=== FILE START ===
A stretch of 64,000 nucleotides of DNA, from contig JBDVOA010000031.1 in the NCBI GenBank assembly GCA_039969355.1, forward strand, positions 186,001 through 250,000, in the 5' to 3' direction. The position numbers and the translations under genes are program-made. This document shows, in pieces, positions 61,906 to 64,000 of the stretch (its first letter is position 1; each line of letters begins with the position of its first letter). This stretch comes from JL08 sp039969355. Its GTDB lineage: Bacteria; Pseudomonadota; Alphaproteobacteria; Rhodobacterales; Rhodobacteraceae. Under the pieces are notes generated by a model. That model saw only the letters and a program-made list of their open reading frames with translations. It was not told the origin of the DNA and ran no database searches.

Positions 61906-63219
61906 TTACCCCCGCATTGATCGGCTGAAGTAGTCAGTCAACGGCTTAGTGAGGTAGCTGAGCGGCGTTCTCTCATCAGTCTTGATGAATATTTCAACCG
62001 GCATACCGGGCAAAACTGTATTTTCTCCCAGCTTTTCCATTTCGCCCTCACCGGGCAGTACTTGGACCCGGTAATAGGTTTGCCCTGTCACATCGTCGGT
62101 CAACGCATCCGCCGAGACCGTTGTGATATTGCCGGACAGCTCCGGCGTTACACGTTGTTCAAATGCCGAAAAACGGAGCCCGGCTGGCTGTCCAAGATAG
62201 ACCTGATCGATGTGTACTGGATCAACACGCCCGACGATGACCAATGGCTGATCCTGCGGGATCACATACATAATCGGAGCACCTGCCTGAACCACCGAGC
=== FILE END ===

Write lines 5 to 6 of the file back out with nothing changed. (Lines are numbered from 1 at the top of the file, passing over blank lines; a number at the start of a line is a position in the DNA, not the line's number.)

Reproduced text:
62101 CAACGCATCCGCCGAGACCGTTGTGATATTGCCGGACAGCTCCGGCGTTACACGTTGTTCAAATGCCGAAAAACGGAGCCCGGCTGGCTGTCCAAGATAG
62201 ACCTGATCGATGTGTACTGGATCAACACGCCCGACGATGACCAATGGCTGATCCTGCGGGATCACATACATAATCGGAGCACCTGCCTGAACCACCGAGC